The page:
Retail businesses could see a potential bill reduction of up to -57% this month compared to if they had to pay expected wholesale energy prices, according to a new analysis following the release of the Energy Bill Relief Scheme. .
Energy Bills Insight, powered by AI and a leader in SAS analytics, analyzed ONS data from more than 1.6 million commercial buildings to understand how much gas and electricity each sector consumes.
Under the new scheme, the retail sector is expected to see an average annual bill per building of £7,730, compared with £21,370 forecast if prices had stayed at expected winter wholesale costs.
As companies bring their first six-month scheme bill forward, SAS compared average commercial energy use and previously expected winter 2022 wholesale pricing to the government’s current non-domestic price cap to understand how aid will affect different sectors.
The government has stated wholesale prices could have risen to £600MWh for electricity and £180MWh for gas this winter. The new scheme has fixed base rate prices of £211 per MWh for electricity and £75 per MWh for gas.
The research highlighted that companies focused on the public sector – health, emergency services and education – will benefit most from the scheme.
While all industries look set to receive bills that are, on average, more than half of what would be expected, the retail sector has seen one of the least potential bill reductions, amid calls for support from high street businesses to help keep product costs low. 🇧🇷
Government data reveals that more than half of UK businesses with 10 or more employees reported rising energy costs as the main reason they are considering raising their prices.
David Ferguson, Risk Management Specialist at SAS UK & Ireland, says: “The energy crisis has dominated the news agenda in recent months and with good reason as consumers and businesses alike are concerned about how to deal with rising costs. It’s understandable that some businesses were – and potentially still are – worried that they could be paying over £100,000 a year more for energy at a time when budgets are already tight.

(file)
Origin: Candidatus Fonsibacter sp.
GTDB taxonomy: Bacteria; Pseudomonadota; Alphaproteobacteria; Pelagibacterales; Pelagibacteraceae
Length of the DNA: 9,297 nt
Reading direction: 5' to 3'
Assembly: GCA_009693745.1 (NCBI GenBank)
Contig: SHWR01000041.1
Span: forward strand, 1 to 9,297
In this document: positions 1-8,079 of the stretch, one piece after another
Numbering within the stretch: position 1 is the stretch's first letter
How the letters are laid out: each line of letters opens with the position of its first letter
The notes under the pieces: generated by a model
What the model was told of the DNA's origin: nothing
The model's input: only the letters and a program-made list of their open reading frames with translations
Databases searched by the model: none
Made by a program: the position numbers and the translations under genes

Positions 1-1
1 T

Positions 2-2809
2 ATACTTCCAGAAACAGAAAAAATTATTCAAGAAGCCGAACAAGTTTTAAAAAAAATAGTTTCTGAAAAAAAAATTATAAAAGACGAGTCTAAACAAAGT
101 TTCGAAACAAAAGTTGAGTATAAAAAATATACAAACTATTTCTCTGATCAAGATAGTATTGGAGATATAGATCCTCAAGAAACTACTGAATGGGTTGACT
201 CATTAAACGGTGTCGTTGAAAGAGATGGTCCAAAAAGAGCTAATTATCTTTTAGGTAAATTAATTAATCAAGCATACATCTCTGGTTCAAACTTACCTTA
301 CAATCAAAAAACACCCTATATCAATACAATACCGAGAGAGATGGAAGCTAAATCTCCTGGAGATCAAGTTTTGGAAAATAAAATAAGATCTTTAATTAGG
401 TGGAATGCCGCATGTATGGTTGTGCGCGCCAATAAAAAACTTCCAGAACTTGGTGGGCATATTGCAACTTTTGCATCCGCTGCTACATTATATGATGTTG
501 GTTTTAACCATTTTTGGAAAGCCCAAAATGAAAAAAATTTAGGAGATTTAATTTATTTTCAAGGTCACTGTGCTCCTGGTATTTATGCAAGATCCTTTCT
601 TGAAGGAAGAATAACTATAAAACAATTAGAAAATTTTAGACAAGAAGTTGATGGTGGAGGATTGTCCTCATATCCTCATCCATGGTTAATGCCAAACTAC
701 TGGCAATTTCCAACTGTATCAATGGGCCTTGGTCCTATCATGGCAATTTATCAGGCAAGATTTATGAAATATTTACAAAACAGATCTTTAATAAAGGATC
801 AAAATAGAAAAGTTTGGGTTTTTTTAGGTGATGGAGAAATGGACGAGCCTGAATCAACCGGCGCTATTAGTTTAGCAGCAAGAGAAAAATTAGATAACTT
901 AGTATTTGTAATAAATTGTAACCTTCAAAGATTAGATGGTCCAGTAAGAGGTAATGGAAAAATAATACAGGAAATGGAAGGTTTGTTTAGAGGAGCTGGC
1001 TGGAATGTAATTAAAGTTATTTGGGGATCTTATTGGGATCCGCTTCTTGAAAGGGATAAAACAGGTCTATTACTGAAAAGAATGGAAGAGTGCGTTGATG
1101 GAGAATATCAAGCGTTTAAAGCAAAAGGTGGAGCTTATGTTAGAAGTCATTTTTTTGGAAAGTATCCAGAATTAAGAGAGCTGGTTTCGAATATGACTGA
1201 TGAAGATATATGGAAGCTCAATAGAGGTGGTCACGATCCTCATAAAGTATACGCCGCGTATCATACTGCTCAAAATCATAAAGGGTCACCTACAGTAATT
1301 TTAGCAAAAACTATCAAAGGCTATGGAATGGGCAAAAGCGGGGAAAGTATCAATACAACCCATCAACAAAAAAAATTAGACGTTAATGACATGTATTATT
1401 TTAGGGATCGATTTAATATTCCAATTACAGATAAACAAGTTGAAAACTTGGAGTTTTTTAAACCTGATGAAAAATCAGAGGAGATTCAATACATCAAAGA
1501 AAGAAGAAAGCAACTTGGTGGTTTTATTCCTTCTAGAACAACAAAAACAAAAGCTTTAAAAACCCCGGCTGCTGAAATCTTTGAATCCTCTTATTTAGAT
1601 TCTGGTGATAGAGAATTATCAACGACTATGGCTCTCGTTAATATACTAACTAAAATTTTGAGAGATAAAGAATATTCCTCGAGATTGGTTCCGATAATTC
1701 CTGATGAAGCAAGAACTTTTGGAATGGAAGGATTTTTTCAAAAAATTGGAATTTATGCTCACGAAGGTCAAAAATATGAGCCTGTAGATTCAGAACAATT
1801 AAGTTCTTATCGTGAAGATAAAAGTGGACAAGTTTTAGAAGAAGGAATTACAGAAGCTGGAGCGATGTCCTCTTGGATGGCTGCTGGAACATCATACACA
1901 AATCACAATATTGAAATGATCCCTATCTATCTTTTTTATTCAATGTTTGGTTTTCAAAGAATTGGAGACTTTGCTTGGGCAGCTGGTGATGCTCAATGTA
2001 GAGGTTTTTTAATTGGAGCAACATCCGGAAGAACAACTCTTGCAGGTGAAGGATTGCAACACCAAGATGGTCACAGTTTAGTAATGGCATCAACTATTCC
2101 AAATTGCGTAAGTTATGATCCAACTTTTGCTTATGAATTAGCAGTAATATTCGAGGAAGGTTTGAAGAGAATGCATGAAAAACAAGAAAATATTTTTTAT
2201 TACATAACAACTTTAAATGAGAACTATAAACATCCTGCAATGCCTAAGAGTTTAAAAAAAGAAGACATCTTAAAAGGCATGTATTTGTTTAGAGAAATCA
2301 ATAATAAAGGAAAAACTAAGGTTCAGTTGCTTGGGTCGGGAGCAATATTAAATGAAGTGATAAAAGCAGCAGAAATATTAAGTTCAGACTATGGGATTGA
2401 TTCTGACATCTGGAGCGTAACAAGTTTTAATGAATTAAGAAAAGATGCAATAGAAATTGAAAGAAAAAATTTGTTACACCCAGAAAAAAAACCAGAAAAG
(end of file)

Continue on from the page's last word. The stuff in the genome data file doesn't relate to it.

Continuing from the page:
“In an ever-changing environment, applying AI to achieve energy-saving tactics can help companies see and deliver cost-saving results quickly. Smart meters, for example, could help businesses and homeowners across the UK better understand their real-time energy consumption and lead to more accurate billing.
“Likewise, energy suppliers can use these techniques to run various what-if scenarios and forecast revenues, given variability in bad debts, loss of customers, government support and a volatile economic climate. This type of decision support is vital for CFOs and COOs deciding how to develop and execute strategies to manage the financial and operational components of the business.
“The level of price reductions varies between companies, depending on the type of contract and the circumstances. Our research highlights how much businesses could spend on energy – and the importance of all businesses using technology to reduce unnecessary energy consumption wherever possible.”
For complete research on energy bills scheme, see here🇧🇷